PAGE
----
• Fazioli F.
      • Minichiello L.
      • Matoskova B.
      • Wong W.T.
      • Di Fiore P.P.
      ,
      • Coda L.
      • Salcini A.E.
      • Confalonieri S.
      • Pelicci G.
      • Sorkina T.
      • Sorkin A.
      • Pelicci P.G.
      • Di Fiore P.P.
      ). Reps1 (for RalBP1-associated Eps-homology domain protein), intersectin, Pan1, and End3 contain the EH domain in addition to Eps15, Eps15R, and POB1 (
      • Santolini E.
      • Salcini A.E.
      • Kay B.K.
      • Yamabhai M.
      • Di Fiore P.P.
      ). Eps15 binds to α-adaptin, a subunit of the clathrin adaptor complex, AP-2 (
      • Iannolo G.
      • Salcini A.E.
      • Gaidarov I.
      • Goodman O.B.J.
      • Baulida J.
      • Carpenter G.
      • Pelicci P.G., Di
      • Fiore P.P.
      • Keen J.H.
      ). The AP-2-binding site of Eps15 acts dominant negatively in blocking the endocytosis of EGF, transferrin, or Sindbis virus, indicating that Eps15 is actively required for the endocytic process (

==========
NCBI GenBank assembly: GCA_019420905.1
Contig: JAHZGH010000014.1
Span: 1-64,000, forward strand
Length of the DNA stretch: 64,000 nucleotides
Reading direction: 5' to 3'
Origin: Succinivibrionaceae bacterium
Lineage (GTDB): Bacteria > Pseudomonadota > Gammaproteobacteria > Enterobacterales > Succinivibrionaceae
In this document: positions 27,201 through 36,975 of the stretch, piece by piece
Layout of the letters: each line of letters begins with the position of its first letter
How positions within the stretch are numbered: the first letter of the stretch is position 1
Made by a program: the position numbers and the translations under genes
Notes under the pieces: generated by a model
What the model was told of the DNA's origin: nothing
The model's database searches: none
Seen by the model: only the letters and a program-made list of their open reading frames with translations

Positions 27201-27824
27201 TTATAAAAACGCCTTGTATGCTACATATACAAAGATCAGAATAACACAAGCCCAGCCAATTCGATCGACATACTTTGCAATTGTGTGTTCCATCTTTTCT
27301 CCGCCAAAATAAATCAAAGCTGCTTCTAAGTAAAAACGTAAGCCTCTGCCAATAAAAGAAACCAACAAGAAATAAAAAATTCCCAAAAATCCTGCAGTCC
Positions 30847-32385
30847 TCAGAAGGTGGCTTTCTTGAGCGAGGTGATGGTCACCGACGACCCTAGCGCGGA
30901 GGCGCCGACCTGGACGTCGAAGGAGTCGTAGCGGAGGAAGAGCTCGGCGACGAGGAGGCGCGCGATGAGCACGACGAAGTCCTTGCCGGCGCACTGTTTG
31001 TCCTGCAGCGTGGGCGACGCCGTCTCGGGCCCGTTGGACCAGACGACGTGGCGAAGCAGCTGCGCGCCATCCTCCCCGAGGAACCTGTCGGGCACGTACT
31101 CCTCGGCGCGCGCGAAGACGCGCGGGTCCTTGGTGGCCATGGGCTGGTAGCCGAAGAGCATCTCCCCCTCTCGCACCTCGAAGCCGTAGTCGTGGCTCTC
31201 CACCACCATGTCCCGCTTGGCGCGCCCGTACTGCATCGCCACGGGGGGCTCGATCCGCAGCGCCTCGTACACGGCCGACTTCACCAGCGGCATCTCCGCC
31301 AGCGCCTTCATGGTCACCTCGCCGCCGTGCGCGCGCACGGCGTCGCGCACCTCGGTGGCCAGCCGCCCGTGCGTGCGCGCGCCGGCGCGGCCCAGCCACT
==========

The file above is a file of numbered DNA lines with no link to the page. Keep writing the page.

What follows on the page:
• Carbone R.
      • Fre S.
      • Iannolo G.
      • Belleudi F.
      • Mancini P.
      • Pelicci P.G.
      • Torrisi M.R.
      • Di Fiore P.P.
      ,
      • Benmerah A.
      • Lamaze C.
      • Begue B.
      • Schmid S.L.
      • Dautry-Varsat A.
      • Cerf-Bensussan N.
      ). Eps15R has a 47% amino acid identity with and exhibits similar characteristics to Eps15 (
      • Coda L.
      • Salcini A.E.
      • Confalonieri S.
      • Pelicci G.
      • Sorkina T.
      • Sorkin A.
      • Pelicci P.G.
      • Di Fiore P.P.
      ,
      • Wong W.T.
      • Schumacher C.
      • Salcini A.E.
      • Romano A.
      • Castagnino P.
      • Pelicci P.G.
      • Di Fiore P.P.
      ). The POB1-related protein Reps1 has been identified as a RalBP1-binding protein (
      • Yamaguchi A.
      • Urano T.
      • Goi T.
      • Feig L.A.
      ). Intersectin (Ese) has five SH3 domains in addition to two EH domains and is involved in the regulation of internalization of the transferrin receptor (
      • Yamabhai M.
      • Hoffman N.G.
      • Hardison N.L.
      • McPherson P.S.
      • Castagnoli L.
      • Cesareni G.
      • Kay B.K.
      ,
      • Sengar A.S.
      • Wang W.
      • Bishay J.
      • Cohen S.
      • Egan S.E.
      ). Pan1 and End3 are Saccharomyces cerevisiae dimeric partners that are necessary for endocytosis of the α-mating factor receptor and for normal organization of the actin cytoskeleton (
      • Benedetti H.
      • Raths S.
      • Crausaz F.